The finer art of engineering
Whether it’s the sublime symmetry of the Millau Viaduct or the exquisite simplicity of the iPad, the artistry in the conception of a design is as evident as the technical brilliance that engineered it.
And yet engineering firms and the media often send out the message that art and the arts belong in one camp and science and technology in another. The continuing demand for new graduate engineers with STEM (science, technology, engineering and maths) subject specialisms reinforces this impression.
But a new generation of engineers is challenging this notion. “There should be the potential to do less maths in an engineering degree,” says Eva MacNamara, a structural engineer at Expedition Engineering, the company that built the Olympic Velodrome. “That way students would have the opportunity to develop other skills that are more useful for communicating with the world and working more collaboratively. Many schoolchildren aspire to be architects or artists, but if they have an artistic mind, what they envisage is more easily achieved early on in a career as an engineer.”
Since 2011 MacNamara has worked for design-led consultancy Expedition Engineering. Earlier this year she won the Young Structural Engineer of the Year Award, presented by the Institution of Structural Engineers, for her work on kinetic sculptures for Blackpool’s promenade.
MacNamara believes that an artistic feel for engineering is key. “When I design something and it’s the right engineering solution, it looks beautiful,” she says. “I don’t think of art and science as mutually exclusive, but as We’re trying to do something collaborative and trailblazing.
Expedition Engineering is a member of Useful Simple, an employee benefit trust that brings engineers, designers, educators and sustainability consultants together to reinvigorate industrial design and manufacturing. “We’re trying to do something collaborative and trailblazing,” explains MacNamara.
Peter Childs, professor of industrial design at Imperial College London, says the sector has to look back to move forward. “Engineering at its best is an environment where science and the arts meet and where the ideals of Albertopolis [the cultural and educational area in South Kensington, London, championed by Prince Albert, Queen Victoria’s husband] can be maintained,” he says.
Many of Imperial’s engineering graduates, Prof Childs points out, now work at leading global engineering firms such as Samsung, Dyson, Ford and Apple, and these companies value a creative, holistic approach. “Engineers shouldn’t just ask: does it work?” he says. “A good engineer has a mind that’s open to discovery and a range of solutions.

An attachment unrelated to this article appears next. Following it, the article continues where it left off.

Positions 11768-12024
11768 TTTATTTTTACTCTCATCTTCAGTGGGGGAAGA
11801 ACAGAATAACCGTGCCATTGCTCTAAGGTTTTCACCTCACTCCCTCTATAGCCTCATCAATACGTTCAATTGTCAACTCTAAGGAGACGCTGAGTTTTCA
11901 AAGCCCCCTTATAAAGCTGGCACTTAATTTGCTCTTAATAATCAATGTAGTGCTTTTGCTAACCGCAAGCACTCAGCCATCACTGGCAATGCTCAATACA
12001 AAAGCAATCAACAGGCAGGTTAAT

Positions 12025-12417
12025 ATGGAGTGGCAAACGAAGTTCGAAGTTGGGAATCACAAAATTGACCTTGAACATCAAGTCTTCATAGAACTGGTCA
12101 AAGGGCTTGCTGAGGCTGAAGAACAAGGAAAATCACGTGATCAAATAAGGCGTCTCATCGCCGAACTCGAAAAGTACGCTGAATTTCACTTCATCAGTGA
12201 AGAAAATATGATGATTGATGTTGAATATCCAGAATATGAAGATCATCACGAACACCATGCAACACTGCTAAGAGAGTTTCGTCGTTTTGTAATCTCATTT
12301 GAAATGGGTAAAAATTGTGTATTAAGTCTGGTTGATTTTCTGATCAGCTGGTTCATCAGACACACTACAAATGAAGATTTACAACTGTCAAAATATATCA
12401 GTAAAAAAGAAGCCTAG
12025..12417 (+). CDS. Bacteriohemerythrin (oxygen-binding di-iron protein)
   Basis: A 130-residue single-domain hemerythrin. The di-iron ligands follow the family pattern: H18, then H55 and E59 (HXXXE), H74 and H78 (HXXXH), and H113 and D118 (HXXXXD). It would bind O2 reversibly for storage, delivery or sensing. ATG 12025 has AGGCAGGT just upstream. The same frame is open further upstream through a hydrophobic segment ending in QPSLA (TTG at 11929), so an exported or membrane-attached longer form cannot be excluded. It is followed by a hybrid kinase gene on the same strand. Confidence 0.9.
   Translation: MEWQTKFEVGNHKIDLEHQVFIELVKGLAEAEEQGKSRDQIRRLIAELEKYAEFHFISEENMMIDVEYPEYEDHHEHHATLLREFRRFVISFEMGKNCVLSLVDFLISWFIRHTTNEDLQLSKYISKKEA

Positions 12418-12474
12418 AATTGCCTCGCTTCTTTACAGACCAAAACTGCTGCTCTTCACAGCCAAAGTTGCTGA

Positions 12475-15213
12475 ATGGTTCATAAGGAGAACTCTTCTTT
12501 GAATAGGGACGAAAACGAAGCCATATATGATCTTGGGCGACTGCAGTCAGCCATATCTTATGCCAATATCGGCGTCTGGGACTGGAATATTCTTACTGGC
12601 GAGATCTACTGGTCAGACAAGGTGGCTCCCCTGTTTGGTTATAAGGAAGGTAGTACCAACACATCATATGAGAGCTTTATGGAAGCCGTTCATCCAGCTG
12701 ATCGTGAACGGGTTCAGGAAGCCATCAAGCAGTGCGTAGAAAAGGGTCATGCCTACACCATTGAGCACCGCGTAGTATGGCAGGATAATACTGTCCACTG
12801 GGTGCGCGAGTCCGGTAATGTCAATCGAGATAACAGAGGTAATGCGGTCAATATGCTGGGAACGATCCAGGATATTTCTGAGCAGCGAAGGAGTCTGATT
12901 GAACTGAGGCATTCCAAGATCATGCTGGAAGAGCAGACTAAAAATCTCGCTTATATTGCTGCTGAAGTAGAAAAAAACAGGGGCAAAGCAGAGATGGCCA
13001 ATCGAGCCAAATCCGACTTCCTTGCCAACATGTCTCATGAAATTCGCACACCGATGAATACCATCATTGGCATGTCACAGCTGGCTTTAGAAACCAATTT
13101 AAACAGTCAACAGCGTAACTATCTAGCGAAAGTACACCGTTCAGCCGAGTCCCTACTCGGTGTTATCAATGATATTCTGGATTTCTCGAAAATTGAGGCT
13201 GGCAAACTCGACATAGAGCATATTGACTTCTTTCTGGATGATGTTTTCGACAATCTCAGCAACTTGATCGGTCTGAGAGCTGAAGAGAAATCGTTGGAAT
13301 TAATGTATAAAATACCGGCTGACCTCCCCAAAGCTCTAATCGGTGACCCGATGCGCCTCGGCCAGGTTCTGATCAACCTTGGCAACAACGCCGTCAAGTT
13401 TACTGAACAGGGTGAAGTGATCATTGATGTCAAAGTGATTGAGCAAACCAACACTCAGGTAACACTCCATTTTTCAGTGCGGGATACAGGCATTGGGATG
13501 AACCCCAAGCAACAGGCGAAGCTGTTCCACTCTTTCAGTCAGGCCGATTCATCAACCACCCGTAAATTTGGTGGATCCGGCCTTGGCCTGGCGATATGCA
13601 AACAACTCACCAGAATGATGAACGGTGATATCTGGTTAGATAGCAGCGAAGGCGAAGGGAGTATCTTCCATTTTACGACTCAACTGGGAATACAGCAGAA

“While the notion that something has more than one function doesn’t always go down well with industry, firms like Apple prove time and again that if you start with ideas rather than a list of specifications, you can produce something people really want.”
Close to Imperial College, and also in Albertopolis, is the Royal College of Art, attended by dozens of well-known fine artists and numbering among its graduates Olympic cauldron designer Thomas Heatherwick and vacuum cleaner reinventor James Dyson. “I discovered engineering at the Royal College of Art, where I was able to experiment and make mistakes,” says Dyson. “
Design and engineering are intertwined. Form should be led by function. This is how we approach design at Dyson. We don’t have designers and engineers, we have design engineers.” Dyson also believes that recruitment should start in school.
“A rigorous education in maths and science is important but it is through subjects like design and technology that theory will be put into practice,” he says. The Royal College of Art’s Vehicle Design centre powers many studios in the automotive sector and its Innovation Design Engineering department, in collaboration with Imperial College, runs a two-year double masters that has strong links with industry — recent collaborations include Ford, Coca-Cola, Airbus and Rio Tinto — while allowing students to develop their own projects.
The Polyfloss Factory, a micro-manufacturing machine that transforms waste polypropylene into a versatile, usable material, is one such project. Developed by innovation design engineering graduates Nicholas Paget, Emile De Visscher, Christophe Machet and Audrey Gaulard, who have since started their own company, the invention uses the principles of a candyfloss machine to create a foam-like material, Polyfloss. It’s a playful way of dealing with the serious problem of reducing landfill but also of making the material and the recycling process familiar to all.
“There’s a division between art and engineering, but we don’t see them as opposites,” says Paget. “Two of us have a background in engineering and two in art and design. The crossover of art, engineering, science and business is where exciting things happen.
“The Polyfloss Factory could not have existed without it. We explored the way materials respond physically and how people respond to the material physically and emotionally. Polyfloss was born from the idea of the abundance of waste in society, but it also makes the connection between material, process and final product in a creative way.”
Polyfloss won this year’s Hothouse Innovation competition, run by the Royal Academy of Engineering, and Paget believes Polyfloss has a future in art and engineering contexts. “It has opened up a valuable network,” he says. “We’ve had approaches from industry and we’ve also been commissioned for art pieces.”